HMS Virology

Virology Faculty Member - Samuel Rabkin

Samuel Rabkin

Thomas A. Pappas Professor of Neurosciences

Massachusetts General Hospital
Brain Tumor Research Ctr, Simches, CPZN-3800
185 Cambridge St
Boston, MA 02114
Tel: 617-726-6817
Fax: 617-643-3422
Visit my lab page here.

We are developing HSV vectors as therapeutic agents for cancer, studying HSV interactions with cancer and normal cells, with the long-term goal being the clinical application of these vectors to patients. Our research centers on oncolytic (replication-competent) HSV vectors, which target tumor cells for destruction, yet are non-pathogenic to normal tissue. Tumor selectivity is achieved by mutating HSV genes that are: necessary for the virus to replicate in non-dividing cells; involved in pathogenicity/virulence; and/or blocking innate cellular responses or apoptosis. Many of these viral mutants are 'complemented' by cellular proteins with homologous activities, and agents that alter their expression, such as induction of DNA repair, can enhance oncolytic HSV activity. We are developing new oncolytic HSV vectors and combination strategies to take advantage of cancer cell physiology and improve efficacy. Characterizing virus-tumor and –host interactions, including both anti-tumor efficacy and host pathogenicity, in animal models is an important element of these studies.

We have also developed transcriptionally-targeted vectors, whose replication is dependent upon a cancer specific regulatory sequence. The host immune response plays a complex role in therapeutic efficacy, both positive and negative, and is an area of study. For example, we are; exploring the interactions between HSV infection and dendritic cell function and how they can be exploited for therapy, 'arming' oncolytic HSV with transgenes to modulate/enhance the immune response, and modifying innate or adaptive immune responses that might acutely inhibit virus spread. In addition to the bulk tumor cells, the tumor microenvironment is composed of an array of cell types including; cancer stem-like or initiating cells, endothelial cells of the neovasculature, inflammatory cells, and fibroblasts in the stroma that are important for therapy. 'Armed' oncolytic HSV vectors are a useful strategy for this, combining direct tumor cell killing with expression of transgenes to target tumor stroma and vasculature. Our research is continually informed by the clinical situation and preclinical studies to support clinical translation are an important component.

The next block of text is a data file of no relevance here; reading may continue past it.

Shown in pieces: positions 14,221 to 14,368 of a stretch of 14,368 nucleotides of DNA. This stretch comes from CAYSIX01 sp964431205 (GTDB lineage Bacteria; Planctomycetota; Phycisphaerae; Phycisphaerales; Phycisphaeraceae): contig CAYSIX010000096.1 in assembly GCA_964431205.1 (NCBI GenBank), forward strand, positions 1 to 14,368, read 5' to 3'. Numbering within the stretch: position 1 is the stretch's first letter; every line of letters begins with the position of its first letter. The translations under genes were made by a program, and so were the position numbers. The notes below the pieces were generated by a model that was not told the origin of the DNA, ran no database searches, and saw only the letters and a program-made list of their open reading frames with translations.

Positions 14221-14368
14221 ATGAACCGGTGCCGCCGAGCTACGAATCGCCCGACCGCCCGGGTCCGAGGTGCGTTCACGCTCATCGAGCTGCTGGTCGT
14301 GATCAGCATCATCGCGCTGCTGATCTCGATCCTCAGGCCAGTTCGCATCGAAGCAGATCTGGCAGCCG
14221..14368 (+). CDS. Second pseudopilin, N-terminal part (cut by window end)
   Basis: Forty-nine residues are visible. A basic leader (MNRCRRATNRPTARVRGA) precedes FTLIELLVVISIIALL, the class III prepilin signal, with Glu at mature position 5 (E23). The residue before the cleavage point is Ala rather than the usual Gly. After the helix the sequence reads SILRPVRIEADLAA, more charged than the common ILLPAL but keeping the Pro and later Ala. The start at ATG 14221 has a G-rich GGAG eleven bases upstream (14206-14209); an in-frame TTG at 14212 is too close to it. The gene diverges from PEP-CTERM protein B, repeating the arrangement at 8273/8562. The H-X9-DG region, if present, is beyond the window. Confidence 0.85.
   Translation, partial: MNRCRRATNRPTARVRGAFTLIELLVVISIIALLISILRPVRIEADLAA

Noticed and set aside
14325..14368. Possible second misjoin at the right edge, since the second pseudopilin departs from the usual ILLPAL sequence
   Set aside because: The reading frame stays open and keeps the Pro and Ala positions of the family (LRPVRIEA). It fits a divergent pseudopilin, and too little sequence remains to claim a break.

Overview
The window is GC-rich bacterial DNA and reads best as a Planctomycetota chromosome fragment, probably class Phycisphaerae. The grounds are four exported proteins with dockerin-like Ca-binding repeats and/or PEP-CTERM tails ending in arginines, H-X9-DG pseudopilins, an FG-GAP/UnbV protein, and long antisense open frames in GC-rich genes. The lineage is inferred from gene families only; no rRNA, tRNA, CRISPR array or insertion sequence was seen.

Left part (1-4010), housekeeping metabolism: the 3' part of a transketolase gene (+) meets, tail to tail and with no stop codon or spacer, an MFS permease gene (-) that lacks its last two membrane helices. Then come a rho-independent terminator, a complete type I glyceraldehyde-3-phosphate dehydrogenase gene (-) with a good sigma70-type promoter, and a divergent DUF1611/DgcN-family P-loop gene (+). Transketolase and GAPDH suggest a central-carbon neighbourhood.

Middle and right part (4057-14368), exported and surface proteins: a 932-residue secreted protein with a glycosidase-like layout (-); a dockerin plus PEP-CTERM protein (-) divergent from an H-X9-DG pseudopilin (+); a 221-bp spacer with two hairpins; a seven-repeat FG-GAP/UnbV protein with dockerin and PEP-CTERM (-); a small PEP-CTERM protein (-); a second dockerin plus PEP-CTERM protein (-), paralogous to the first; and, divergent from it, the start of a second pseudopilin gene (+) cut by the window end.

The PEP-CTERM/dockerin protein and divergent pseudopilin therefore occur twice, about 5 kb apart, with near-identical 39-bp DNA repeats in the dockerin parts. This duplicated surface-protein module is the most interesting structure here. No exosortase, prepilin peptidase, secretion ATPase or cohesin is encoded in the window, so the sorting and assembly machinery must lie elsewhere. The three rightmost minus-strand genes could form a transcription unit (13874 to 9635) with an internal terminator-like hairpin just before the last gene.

Last Update: 8/10/2020


For a complete listing of publications click here.



Wakimoto, H, Kesari, S, Farrell, CJ, Curry, WT Jr, Zaupa, C, Aghi, M, Kuroda, T, Stemmer-Rachamimov, A, Shah, K, Liu, T-C, Jeyaretna, DS, Debasitis, J, Pruszak, J, Martuza, RL, and Rabkin, SD. (2009) Human glioblastoma-derived cancer stem cells: Establishment of invasive glioma models and treatment with oncolytic herpes simplex virus vectors. Cancer Res 69: 3472-3481.

Kanai R, Zaupa C, Sgubin D, Antoszczyk SJ, Martuza RL, Wakimoto H, and Rabkin SD. (2012) Effect of gamma34.5 deletions on oncolytic herpes simplex virus activity in brain tumors. J Virol. 86: 4420-31.

Kanai R, and Rabkin SD. (2013) Combinatorial strategies for oncolytic herpes simplex virus therapy of brain tumors. CNS Oncol. 2: 129-42

Cheema TA, Wakimoto H, Fecci PE, Ning J, Kuroda T, Jeyaretna DS, Martuza RL, and Rabkin SD. (2013) Multifaceted oncolytic virus therapy for glioblastoma in an immunocompetent cancer stem cell model. Proc Natl Acad Sci U S A. 110: (in press).

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